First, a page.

I'd have to say promoting me as not only a writer but a person that readers can connect with. It's not just about selling books; you have to build a relationship with your reading audience.

Was there ever a time in your writing career you thought of quitting?

I am discouraged some times if I feel my book is not reaching enough people, but quitting is not an option. Never.

Do you have any advice for the aspiring writer?

I advise all aspiring writers to follow their dreams but at the same time learn the business you're getting into. It's a lot more to writing than finishing a book and sitting back collecting royalty checks. You need to know the ins and outs of the publishing industry even if you don't self publish. I'm also co-founder of ASA, Authors Supporting Authors. I want to invite all readers and aspiring authors to tune in and call into our show on Saturday, September 13, 2008, 8pm EST. We're having a question and answer segment with our guest panel, Jessica Tilles, Marie Cook, and Shani Greene-Dowdell. This is the night to ask your questions about writing and publishing!

Are you part of a writer’s organization and if you are, tell us about the benefits?

Yes, I am the co-founder of ASA, Authors Supporting Authors. We are a group of authors who truly support each other by answering questions about the industry. We also help each other by cross-promoting. One example being that I'm in South Georgia and Co-founder Tinisha Nicole Johnson is in Denver, CO. I take her material wherever I make an appearance and she does the same. Our future goals are to become more involved in the community promoting reading.

Five questions about books:

One book you’ve read more than once.

Changing Faces by Kimberla Lawson Roby

One book you couldn’t put down until you finished.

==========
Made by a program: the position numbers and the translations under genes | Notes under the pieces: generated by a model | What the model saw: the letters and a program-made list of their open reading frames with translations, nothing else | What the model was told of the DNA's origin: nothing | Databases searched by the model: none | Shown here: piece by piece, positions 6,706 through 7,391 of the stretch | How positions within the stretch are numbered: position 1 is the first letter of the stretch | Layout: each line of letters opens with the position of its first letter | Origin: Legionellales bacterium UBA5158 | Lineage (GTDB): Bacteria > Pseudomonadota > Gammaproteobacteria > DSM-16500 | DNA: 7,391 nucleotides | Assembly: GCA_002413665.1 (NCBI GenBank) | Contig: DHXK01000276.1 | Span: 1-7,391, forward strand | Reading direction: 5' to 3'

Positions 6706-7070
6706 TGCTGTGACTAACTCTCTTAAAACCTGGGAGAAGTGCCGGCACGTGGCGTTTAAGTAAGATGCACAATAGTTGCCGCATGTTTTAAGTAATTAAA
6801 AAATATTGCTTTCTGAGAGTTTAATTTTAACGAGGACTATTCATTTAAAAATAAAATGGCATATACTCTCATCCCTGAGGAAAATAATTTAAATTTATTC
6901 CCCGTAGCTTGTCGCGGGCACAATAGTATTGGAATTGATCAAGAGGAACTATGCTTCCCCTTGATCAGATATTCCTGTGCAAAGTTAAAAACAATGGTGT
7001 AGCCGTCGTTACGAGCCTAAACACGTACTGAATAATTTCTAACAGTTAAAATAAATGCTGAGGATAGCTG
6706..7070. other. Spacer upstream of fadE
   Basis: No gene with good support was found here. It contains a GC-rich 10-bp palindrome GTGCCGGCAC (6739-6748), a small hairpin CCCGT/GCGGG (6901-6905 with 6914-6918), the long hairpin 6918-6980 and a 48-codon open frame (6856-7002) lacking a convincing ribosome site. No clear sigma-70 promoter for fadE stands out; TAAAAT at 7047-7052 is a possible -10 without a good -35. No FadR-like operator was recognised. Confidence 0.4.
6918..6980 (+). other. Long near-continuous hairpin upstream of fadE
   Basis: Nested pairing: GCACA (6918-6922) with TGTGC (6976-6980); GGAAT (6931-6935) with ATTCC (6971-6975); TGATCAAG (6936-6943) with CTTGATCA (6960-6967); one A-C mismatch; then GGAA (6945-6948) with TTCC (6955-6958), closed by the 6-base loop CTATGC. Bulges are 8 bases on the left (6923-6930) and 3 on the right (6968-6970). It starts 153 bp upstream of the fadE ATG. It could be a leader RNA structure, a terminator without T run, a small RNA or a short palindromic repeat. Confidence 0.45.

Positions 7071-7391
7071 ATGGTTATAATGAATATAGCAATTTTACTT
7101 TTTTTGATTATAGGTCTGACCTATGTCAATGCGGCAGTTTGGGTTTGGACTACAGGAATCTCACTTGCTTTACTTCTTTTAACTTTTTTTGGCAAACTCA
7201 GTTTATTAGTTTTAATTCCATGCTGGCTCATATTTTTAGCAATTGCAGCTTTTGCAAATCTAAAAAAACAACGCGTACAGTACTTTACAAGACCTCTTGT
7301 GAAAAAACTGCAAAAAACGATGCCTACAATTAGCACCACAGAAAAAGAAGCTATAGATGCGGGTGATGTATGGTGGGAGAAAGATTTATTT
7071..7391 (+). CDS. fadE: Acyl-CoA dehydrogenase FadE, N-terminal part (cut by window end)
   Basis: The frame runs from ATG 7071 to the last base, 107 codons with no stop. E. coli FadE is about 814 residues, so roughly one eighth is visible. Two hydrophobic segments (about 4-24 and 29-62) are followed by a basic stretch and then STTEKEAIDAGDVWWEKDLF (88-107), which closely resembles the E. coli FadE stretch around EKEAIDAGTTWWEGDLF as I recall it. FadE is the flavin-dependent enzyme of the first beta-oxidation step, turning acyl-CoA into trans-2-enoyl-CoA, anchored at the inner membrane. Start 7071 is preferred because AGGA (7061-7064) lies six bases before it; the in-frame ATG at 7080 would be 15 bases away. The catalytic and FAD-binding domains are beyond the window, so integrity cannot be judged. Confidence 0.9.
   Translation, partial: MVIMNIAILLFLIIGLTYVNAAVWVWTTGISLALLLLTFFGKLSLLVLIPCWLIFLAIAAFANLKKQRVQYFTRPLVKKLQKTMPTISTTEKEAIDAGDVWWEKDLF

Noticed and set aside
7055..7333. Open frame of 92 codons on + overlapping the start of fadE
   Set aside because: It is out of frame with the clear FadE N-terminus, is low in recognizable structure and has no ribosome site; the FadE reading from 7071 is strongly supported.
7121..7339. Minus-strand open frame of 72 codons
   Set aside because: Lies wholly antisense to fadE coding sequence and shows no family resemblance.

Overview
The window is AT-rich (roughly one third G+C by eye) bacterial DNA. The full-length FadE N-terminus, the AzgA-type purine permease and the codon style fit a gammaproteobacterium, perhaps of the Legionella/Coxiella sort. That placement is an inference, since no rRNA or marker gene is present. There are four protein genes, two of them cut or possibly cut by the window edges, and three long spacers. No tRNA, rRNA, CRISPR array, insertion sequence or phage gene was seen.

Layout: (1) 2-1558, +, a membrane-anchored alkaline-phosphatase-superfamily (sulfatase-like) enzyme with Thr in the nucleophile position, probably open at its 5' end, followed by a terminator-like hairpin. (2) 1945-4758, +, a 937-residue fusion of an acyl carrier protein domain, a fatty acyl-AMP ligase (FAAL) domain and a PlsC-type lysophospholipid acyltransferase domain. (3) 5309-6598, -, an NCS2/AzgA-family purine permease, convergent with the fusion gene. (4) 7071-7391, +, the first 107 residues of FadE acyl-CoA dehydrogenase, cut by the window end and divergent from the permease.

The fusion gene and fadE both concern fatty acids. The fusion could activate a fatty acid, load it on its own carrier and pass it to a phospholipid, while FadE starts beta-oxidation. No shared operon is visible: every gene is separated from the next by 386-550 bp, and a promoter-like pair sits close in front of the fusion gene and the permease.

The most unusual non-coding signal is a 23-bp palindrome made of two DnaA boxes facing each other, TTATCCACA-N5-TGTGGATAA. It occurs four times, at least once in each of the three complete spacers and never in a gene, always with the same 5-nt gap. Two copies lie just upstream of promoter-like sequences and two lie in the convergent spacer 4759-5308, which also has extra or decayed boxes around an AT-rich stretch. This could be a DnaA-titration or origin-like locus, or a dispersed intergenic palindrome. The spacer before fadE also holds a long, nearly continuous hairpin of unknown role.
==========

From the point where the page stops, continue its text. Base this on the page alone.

Searchable Whereabouts by Tinisha Nicole Johnson

One book that made you laugh.

In My Sister's Corner by Jessica Tilles

One book that made you cry.

Butterscotch Blues by Margaret Johnson-Hode

One book you wish you'd written.

Fly on the Wall by Trista Russell

How can readers get in contact with you?

I can be reached through my website at or by email,

Make a comment for a chance to Win a copy of this book.


Rhonda McKnight said...

Nice interview with Linda. I like the questions about the books. I always like to know what books other authors enjoy.

victoria wells said...

Great interview, Linda!

Allyson Deese said...

Great Interview Linda!

Rekaya Gibson said...


I feel more connected to you because of this interview. I look forward to reading Consequences When Love is Blind. Nice job!

Rekaya Gibson, Author
The Food Temptress

Linda said...

Thank you Ladies for coming by! Please share with family and friends that they can win a free copy of Consequences When Love Is Blind by simply visiting the blog and leaving comments!

Many blessings!


P.S. Go to my website for an excerpt to Consequences.

evepaludan said...

You know your novel is a success when people ask you if it's a true story. Congrats on the wonderful success and I wish you every happiness that springs from this book.